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Robb: Patience Pays Off For Danny Ainge In Isaiah Thomas Trade

BOSTON (CBS) - Danny Ainge is a patient man when it comes to trading.

Over the past couple years, the Celtics' president of basketball operations has steadily collected assets via draft picks and trade exceptions, calmly waiting for the right opportunity to pounce on a promising upgrade to the Celtics roster. On Thursday afternoon, he finally got that chance by acquiring Suns point guard Isaiah Thomas.

Boston was rumored to be interested in the 26-year-old guard all week and it's easy to see why. He's on an affordable contract. He's both started and come off the bench during his four seasons with the Suns and Kings, averaging at least 15 points per game in limited minutes.

Luckily for the Celtics, Thomas was also reportedly frustrated playing behind Goran Dragic and Eric Bledsoe in Phoenix. Suns GM Ryan McDonough, who also served as an assistant GM under Ainge in Boston, brought Thomas to the desert this summer, thinking he would be an asset to the team's already deep backcourt. Instead, the three-guard rotation frustrated Dragic and Thomas enough that McDonough elected to send both packing on Thursday in separate trades.

Robb Talks Thomas Trade On 98.5 The Sports Hub: Part 1

Ainge was reportedly in the mix for both Suns guards this week, but settled for the lesser player in Thomas. That's not a bad thing though when you compare the trade packages for both players.

The Miami Heat sent two future first-round picks (one unprotected), along with Danny Granger and Justin Hamilton to the Suns in exchange for Dragic and his brother Zoran in a three-team trade. That's a high price for a player who will likely be seeking a five-year deal from Miami this summer worth somewhere around $100 million.

The Celtics likely did not want to pay that hefty cost for Dragic, whether it was satisfying Phoenix's asking price for the point guard or Dragic's future salary demands. There was also no guarantee that Boston could keep Dragic away from other appealing free agent destinations this summer, since Boston was not on Dragic's list of "preferred" cities.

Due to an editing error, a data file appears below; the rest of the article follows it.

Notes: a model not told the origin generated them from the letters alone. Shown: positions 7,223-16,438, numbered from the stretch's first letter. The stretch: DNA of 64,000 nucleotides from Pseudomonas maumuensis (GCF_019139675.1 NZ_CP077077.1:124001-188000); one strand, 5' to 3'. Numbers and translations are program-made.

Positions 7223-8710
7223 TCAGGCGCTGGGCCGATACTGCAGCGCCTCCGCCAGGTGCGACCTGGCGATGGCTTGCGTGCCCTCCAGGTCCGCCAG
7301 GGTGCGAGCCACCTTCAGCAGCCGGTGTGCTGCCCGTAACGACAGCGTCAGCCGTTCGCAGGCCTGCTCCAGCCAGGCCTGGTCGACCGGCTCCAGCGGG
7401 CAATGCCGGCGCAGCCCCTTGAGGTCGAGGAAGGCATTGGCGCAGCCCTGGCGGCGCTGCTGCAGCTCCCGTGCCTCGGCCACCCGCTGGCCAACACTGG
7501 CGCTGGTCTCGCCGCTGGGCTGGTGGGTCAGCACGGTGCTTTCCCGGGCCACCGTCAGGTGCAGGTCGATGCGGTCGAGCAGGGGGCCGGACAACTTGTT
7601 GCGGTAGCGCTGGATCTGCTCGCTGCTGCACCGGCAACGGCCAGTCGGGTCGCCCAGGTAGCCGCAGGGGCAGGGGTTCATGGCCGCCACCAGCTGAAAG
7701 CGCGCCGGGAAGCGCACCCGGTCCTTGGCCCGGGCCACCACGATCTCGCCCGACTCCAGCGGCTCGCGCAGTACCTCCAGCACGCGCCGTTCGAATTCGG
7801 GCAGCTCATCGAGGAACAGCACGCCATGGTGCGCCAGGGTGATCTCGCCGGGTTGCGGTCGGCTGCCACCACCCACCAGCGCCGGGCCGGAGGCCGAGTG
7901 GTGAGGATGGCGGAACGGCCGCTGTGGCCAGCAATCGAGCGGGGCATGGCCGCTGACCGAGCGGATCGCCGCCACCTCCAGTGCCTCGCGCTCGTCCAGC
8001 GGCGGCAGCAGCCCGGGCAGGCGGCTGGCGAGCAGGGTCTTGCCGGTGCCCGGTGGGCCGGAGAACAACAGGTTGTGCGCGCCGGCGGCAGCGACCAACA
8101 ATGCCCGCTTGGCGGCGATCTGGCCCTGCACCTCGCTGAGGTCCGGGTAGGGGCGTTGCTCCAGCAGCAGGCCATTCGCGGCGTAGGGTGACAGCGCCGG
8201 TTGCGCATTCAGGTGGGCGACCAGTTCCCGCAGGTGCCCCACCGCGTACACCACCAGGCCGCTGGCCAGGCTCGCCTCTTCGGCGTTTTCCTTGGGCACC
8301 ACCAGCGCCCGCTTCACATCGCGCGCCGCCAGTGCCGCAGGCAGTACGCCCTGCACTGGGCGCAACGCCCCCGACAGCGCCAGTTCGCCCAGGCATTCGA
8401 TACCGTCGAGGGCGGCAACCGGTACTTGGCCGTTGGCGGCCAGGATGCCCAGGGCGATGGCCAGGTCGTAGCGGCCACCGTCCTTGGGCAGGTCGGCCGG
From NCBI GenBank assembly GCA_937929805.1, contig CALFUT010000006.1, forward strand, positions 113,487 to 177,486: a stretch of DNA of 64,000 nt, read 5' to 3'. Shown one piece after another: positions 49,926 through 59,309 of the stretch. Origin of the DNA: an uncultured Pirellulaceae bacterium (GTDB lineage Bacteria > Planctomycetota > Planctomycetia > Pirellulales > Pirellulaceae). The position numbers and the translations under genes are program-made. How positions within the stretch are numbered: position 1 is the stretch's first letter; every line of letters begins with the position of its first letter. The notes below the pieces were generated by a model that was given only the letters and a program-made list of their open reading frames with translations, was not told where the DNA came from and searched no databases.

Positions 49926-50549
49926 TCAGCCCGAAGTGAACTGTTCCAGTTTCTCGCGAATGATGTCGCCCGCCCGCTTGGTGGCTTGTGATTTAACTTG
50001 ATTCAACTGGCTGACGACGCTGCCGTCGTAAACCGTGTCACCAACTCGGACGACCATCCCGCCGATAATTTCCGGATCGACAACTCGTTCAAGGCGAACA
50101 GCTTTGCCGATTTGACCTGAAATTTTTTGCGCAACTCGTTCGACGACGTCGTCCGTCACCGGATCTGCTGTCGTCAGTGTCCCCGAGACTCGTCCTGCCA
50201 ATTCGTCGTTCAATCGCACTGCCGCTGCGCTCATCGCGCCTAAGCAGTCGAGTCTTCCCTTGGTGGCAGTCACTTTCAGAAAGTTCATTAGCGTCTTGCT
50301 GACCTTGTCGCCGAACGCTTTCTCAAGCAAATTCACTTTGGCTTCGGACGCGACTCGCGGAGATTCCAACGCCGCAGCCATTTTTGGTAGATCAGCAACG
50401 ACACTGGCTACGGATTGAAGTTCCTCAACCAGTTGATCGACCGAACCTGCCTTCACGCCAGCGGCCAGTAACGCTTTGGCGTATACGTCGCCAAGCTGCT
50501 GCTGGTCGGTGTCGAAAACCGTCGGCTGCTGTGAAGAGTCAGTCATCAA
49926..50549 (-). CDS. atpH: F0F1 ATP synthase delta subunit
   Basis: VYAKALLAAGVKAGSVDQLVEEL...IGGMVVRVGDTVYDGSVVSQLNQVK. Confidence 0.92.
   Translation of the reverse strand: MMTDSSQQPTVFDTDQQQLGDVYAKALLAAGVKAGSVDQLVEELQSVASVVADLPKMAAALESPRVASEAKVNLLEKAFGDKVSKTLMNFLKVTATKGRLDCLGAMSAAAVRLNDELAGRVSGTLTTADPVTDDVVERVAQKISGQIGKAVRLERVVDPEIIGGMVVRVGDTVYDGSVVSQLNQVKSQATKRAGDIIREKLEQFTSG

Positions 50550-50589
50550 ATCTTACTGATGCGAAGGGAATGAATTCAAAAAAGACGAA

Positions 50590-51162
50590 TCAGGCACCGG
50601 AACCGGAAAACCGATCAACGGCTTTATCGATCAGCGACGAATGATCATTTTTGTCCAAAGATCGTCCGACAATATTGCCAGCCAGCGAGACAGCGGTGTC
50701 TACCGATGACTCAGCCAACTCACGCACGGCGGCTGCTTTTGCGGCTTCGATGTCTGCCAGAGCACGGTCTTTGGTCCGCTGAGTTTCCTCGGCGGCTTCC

Instead, Ainge went with the more cost-controlled option in Thomas. The former second-round pick is only making $27 million over his four-year contract, and has the same kind of scoring ability that Dragic provides. He's got more flaws than Dragic as a player, but not enough to offset the salary disparity.

More importantly, the Celtics paid far less of a price to acquire Thomas, compared to Dragic. The first-round pick the Celtics gave up is a 2016 top-10 protected first-round selection from the Cleveland Cavaliers. With Kevin Love, LeBron James and Kyrie Irving firmly in place for the Cavs for the foreseeable future, that draft pick is likely to fall in the 20's next year. A pick that late in a weak 2016 draft class is not one Celtics fans should be worried about missing.

Robb Talks Thomas Trade On 98.5 The Sports Hub: Part 2

All in all, Ainge added to his team's future outlook without doing much damage to his asset stockpile. That's a win-win for any team in the midst of the rebuild.

Thomas may not be the All-Star Dragic is, but he makes more sense as a piece for the Celtics to build with moving forward.

Brian Robb covers the Celtics for CBS Boston and contributes to, among other media outlets. You can follow him on Twitter @CelticsHub.

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